Brady patiently progressed through his reads, looking off the right side of the field and directing all of his attention to the left corner of the end zone.

He saw that Jets cornerback Antonio Cromartie had blanketed Edelman in man coverage, that Hernandez hadn't established an opening against linebacker Demario Davis and that Lloyd was shielded behind a cornerback and a safety.

Welker, though, snuck outside as nickelback Ellis Lankster got caught inside. Brady scrambled to the right hash mark and fired off his back foot. Lankster was stuck in no man's land.

Brady went back to the side of the field he ignored during his initial read. (Image via NFL Game Rewind)

The result was a Patriots touchdown in the front corner of the end zone. And neither New England nor Brady needed imposing size in the lineup to do so.

Heavy use of three-wideout formations kept defenses guessing, almost as if the Patriots would have been more predictable if Gronkowski was in the huddle.

 

Distributing the Football

There's a "next man up" philosophy in football that keeps teams adapting through attrition.

When it came to Gronkowski's first forearm injury last year, Hoomanawanui and Fells were the "next men up."

Per Football Outsiders, those two men logged 277 offensive snaps in the five regular-season contests that Gronk missed.

They combined for just five catches and 119 yards in that time. That's not to say neither man was doing his job; they simply weren't cast to assume Gronkowski's receiving duties.

Belichick and staff reworked the offensive game plan and placed an emphasis on sharing the wealth. In turn, Brady spread the ball around. Without the Arizona product last season, Brady still delivered passes to 10 different offensive weapons.

He made the most of the talent around him. It's not the first time he has, either.

Entering his 14th NFL season, Brady has been around long enough to know that no campaign is the same. He has seen the likes of Branch, Randy Moss and Welker depart in 2006, 2010 and 2013, respectively. He even turned wideout Reche Caldwell into his go-to guy in 2006, as he led led the team with 61 grabs for 760 yards and four scores.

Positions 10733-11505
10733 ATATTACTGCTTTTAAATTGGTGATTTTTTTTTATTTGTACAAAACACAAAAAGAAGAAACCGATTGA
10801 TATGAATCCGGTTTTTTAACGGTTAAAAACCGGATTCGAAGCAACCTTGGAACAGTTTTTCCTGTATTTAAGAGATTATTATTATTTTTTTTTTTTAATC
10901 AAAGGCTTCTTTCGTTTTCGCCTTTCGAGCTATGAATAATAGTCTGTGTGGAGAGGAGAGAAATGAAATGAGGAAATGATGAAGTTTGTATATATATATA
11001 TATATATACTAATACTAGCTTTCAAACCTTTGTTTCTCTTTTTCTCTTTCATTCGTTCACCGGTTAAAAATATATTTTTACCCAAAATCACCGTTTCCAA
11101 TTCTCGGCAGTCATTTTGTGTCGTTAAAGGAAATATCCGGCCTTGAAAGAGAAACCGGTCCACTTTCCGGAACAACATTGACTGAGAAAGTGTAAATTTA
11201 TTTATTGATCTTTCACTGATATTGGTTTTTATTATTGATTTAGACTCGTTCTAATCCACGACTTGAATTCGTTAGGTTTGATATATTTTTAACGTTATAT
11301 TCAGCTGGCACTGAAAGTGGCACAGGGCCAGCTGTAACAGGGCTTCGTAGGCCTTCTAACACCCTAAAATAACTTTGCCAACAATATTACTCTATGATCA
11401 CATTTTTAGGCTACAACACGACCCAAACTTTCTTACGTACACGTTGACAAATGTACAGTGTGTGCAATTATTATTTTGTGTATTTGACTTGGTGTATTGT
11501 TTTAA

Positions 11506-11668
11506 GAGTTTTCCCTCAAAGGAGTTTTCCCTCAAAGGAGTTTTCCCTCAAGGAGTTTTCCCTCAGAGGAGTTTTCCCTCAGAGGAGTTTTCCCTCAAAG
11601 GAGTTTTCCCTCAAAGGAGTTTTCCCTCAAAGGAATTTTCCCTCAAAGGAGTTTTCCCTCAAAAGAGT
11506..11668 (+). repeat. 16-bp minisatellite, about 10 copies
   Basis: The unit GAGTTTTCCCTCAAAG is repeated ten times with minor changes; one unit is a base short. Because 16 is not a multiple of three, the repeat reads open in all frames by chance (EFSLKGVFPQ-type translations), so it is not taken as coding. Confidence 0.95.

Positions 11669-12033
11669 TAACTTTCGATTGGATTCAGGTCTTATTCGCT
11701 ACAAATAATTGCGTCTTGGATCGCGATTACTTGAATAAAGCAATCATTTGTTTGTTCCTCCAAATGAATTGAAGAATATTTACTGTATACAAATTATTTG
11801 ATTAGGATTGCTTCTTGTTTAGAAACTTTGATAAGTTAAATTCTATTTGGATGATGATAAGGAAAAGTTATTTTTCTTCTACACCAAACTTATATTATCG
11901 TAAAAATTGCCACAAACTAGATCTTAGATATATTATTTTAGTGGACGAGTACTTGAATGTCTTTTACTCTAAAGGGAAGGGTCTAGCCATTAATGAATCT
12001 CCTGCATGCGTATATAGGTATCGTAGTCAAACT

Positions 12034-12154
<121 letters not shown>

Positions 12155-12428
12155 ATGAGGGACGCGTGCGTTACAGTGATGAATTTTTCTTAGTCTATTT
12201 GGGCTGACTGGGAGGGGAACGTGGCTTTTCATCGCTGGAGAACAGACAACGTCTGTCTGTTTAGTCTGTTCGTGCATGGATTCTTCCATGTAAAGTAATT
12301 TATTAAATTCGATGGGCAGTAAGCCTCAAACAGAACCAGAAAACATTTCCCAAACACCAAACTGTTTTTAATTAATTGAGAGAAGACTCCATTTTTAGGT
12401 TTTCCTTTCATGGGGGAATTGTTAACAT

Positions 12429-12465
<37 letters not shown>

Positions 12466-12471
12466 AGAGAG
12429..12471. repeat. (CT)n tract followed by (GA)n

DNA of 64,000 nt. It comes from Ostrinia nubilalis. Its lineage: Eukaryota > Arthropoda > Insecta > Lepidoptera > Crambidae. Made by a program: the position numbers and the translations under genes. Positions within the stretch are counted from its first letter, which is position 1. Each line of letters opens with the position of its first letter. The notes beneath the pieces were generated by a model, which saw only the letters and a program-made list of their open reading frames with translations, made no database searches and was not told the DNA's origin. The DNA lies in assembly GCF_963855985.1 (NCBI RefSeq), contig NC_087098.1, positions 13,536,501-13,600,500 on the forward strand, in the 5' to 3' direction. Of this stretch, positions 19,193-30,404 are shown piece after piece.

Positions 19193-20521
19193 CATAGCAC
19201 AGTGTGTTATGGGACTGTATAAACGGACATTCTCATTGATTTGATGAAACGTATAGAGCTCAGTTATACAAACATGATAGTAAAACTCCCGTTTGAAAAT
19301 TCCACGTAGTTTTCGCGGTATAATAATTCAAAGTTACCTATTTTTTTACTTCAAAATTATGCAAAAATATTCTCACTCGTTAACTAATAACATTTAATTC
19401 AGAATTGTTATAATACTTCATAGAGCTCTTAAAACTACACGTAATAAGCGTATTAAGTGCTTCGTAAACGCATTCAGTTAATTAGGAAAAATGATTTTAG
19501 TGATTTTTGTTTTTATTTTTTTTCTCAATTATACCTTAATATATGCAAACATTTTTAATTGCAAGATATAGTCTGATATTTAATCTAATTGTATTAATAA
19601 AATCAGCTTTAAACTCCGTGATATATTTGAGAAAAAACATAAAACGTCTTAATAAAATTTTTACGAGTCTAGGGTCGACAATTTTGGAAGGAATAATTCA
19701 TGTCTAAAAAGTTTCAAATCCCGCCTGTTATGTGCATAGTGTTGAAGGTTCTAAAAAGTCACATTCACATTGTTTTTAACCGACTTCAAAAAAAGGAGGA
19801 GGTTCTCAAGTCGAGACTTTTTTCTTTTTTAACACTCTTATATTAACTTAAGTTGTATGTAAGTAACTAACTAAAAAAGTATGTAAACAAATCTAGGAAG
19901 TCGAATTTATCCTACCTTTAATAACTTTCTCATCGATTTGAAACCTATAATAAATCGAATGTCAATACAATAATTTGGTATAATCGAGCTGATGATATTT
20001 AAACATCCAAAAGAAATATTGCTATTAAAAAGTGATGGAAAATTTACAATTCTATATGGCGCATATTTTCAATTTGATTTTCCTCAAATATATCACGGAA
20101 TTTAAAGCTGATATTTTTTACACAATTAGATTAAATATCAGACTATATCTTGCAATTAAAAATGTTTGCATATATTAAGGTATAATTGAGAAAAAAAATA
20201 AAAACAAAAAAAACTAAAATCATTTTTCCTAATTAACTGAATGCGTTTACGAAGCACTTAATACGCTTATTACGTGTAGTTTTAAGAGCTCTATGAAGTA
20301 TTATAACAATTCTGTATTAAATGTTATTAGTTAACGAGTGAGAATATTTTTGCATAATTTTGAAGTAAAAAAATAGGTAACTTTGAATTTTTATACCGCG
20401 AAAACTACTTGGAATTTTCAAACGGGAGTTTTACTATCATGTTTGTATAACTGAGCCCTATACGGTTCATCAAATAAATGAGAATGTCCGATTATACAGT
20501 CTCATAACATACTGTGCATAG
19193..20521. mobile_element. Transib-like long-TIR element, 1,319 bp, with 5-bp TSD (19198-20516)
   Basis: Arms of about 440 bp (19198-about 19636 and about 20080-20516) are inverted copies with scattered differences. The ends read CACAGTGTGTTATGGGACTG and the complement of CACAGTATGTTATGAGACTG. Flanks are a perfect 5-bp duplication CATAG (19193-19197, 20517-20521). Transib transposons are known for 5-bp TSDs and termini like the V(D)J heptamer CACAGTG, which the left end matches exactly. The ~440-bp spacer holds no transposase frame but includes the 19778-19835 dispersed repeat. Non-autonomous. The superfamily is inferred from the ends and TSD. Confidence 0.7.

New England's top pass-catchers since 2001. (Statistics courtesy of Pro-Football-Reference.com)

Since taking over as the starter in 2001, Brady has helped five different receivers lead the Patriots in catches. None of whom have been named "Gronkowski."

By no means does that suggest Gronk is not valuable to the Patriots. It simply indicates what Brady has been able to do with the array of receivers lined up around him.

 

Rethinking the Term 'Elite'

As time has passed, the 35-year-old signal-caller has come to understand that both the NFL and the Patriots will continue to evolve. Players will come and go; others will miss action due to injury.

For Brady and the Patriots, it's about making a seamless transition through all of the changes.

It's about staying elite.

Robert Deutsch-USA TODAY Sports

There may not be a clear-cut definition for the word "elite." Although according to "The Merriam-Webster Dictionary," it's "the best of a class."

Elite is often tossed around without much regard for its true meaning. It's often followed by a barrage of questions.

"Is player 'X' going to step up and become elite this season?"

"Is player 'Y' no longer of elite status?"

Whatever elite means, and no matter how cliche a term it has become, it's safe to say Brady is it. He has remained atop his class, despite a slew of personnel changes from year to year.

Expect No. 12 to continue to be so. Expect him to be so before—and after—Gronkowski returns to the field.